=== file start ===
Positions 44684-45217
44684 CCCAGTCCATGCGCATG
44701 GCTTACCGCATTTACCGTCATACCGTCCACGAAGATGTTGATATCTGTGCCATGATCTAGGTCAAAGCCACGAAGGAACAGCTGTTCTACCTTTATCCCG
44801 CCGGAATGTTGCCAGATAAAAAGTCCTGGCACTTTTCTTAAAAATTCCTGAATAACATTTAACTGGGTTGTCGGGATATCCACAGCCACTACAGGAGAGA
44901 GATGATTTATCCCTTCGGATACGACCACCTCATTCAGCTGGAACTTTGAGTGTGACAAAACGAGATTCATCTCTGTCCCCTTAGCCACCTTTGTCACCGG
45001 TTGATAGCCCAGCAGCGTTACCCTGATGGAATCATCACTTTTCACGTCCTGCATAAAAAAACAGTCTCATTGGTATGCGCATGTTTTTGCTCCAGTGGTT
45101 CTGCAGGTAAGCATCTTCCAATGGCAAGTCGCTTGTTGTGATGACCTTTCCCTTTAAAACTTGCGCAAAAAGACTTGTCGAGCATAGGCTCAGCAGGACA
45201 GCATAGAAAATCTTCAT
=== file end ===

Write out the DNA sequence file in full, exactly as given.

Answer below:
Positions 44684-45217
44684 CCCAGTCCATGCGCATG
44701 GCTTACCGCATTTACCGTCATACCGTCCACGAAGATGTTGATATCTGTGCCATGATCTAGGTCAAAGCCACGAAGGAACAGCTGTTCTACCTTTATCCCG
44801 CCGGAATGTTGCCAGATAAAAAGTCCTGGCACTTTTCTTAAAAATTCCTGAATAACATTTAACTGGGTTGTCGGGATATCCACAGCCACTACAGGAGAGA
44901 GATGATTTATCCCTTCGGATACGACCACCTCATTCAGCTGGAACTTTGAGTGTGACAAAACGAGATTCATCTCTGTCCCCTTAGCCACCTTTGTCACCGG
45001 TTGATAGCCCAGCAGCGTTACCCTGATGGAATCATCACTTTTCACGTCCTGCATAAAAAAACAGTCTCATTGGTATGCGCATGTTTTTGCTCCAGTGGTT
45101 CTGCAGGTAAGCATCTTCCAATGGCAAGTCGCTTGTTGTGATGACCTTTCCCTTTAAAACTTGCGCAAAAAGACTTGTCGAGCATAGGCTCAGCAGGACA
45201 GCATAGAAAATCTTCAT